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Vineyard residents upset after Alpine School District runs short on school construction funding

Posted at 5:42 PM, Oct 07, 2019
and last updated 2019-10-07 20:01:03-04

VINEYARD, Utah — Alpine School District may not be able to not keep promises made to taxpayers during the 2016 bond election.

It comes after $387 million in property taxes were allocated to build or renovate a dozen schools.

Emily Bean settled in Vineyard with her husband and three kids under three last year.

“We were sure this was going to be an elementary school soon. With our planning, we thought we should be golden. It will be built by the time our kids are ready to go to kindergarten,” Bean said.

The elementary school site near Bean’s home was said to be one reason why the district needed $387 million. Three years later, the bond is an estimated **$58 million short.

“It’s crazy. It’s pretty ridiculous they ran out of money,” said Kim MacMurdo, mother in Vineyard.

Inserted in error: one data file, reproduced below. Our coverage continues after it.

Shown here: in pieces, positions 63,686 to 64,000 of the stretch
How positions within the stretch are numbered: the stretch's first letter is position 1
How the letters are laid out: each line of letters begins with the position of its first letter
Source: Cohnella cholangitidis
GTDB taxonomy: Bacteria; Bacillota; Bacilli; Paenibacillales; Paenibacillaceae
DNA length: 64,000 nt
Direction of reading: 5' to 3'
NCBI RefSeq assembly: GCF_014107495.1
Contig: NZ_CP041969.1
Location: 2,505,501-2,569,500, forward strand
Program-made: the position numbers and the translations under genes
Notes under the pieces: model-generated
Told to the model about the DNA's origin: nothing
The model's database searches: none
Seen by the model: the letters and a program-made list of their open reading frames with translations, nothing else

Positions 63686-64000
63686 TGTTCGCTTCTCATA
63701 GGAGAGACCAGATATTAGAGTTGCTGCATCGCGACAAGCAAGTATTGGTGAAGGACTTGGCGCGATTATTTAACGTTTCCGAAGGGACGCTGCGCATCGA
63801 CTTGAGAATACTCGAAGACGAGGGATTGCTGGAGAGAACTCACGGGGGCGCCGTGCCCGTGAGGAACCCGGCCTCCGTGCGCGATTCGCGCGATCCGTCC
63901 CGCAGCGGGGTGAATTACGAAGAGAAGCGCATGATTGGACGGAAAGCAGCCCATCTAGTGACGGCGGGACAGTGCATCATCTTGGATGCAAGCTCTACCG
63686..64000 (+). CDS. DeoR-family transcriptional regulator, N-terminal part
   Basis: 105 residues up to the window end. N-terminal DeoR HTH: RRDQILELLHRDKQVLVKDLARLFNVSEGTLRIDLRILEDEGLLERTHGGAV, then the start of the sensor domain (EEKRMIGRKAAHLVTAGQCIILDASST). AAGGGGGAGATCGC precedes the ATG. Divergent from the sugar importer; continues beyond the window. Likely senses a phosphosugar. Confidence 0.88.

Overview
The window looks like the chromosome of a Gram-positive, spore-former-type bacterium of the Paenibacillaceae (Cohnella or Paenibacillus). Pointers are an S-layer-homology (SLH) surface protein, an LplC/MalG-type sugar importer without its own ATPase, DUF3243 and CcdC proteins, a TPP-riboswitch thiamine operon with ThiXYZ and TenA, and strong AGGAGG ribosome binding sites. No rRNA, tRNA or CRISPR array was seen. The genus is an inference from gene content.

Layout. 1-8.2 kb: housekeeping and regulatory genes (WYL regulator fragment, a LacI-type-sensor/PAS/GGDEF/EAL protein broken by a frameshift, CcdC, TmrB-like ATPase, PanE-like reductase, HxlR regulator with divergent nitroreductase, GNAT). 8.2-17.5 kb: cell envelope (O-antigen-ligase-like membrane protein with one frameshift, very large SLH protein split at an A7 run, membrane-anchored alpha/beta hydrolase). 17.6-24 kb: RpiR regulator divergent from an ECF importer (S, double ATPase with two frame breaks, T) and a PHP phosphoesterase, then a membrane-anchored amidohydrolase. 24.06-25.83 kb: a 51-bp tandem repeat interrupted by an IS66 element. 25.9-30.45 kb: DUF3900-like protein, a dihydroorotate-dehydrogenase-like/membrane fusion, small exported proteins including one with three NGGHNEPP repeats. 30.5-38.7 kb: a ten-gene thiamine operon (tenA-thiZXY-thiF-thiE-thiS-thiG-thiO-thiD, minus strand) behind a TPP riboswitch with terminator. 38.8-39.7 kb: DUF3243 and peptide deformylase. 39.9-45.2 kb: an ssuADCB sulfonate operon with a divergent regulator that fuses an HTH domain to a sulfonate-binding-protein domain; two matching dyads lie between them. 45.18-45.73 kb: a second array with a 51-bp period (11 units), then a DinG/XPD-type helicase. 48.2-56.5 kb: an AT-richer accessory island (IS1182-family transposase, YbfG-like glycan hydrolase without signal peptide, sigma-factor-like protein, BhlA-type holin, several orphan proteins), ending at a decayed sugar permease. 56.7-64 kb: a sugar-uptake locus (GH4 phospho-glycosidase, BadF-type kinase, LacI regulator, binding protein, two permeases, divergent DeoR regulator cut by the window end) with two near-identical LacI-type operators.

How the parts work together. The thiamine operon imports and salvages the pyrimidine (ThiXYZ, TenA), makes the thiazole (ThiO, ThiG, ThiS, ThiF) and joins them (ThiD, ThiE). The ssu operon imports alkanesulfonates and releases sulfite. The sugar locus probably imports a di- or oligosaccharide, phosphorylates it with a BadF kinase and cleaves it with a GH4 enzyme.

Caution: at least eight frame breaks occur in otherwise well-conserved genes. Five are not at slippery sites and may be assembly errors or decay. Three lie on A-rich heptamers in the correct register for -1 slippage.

District spokeswoman Kimberly Bird admits the district may not build the Vineyard school or another proposed in Eagle Mountain next year. Two other communities face elementary overcrowding in Saratoga Springs and Lehi.

“We recognize that Vineyard is a high-growth area. We recognize that they, too, are bursting at the seams and we need to do something about them and about their particular school situation. I believe it will happen. It’s a matter of priority and when,” Bird said.

FOX13 dug into expense reports and learned the district was over budget in every construction phase: $10.4 million in phase 1, $35.4 million in phase 2 and $34.7 million in phase three.

The reason? Bird said rising construction costs and land prices, as well as value-rising additions to other projects.

“The district has always kept its commitments. Again, we’ve made a recommendation on the district side to the Board of Ed to continue to keep commitments that we’ve made to our public. I think that is not really an issue for the board, keeping commitments, it is which [project] becomes the greatest priority,” Bird said.

School board leaders may decide Tuesday night how to come up with the extra cash which includes selling land, dipping into cash reserves, or taking out a loan.

“They should just be true to their commitments and built the schools that they promised us,” Bean said.

The school board meeting will be held at district offices in American Fork at 6:00 p.m.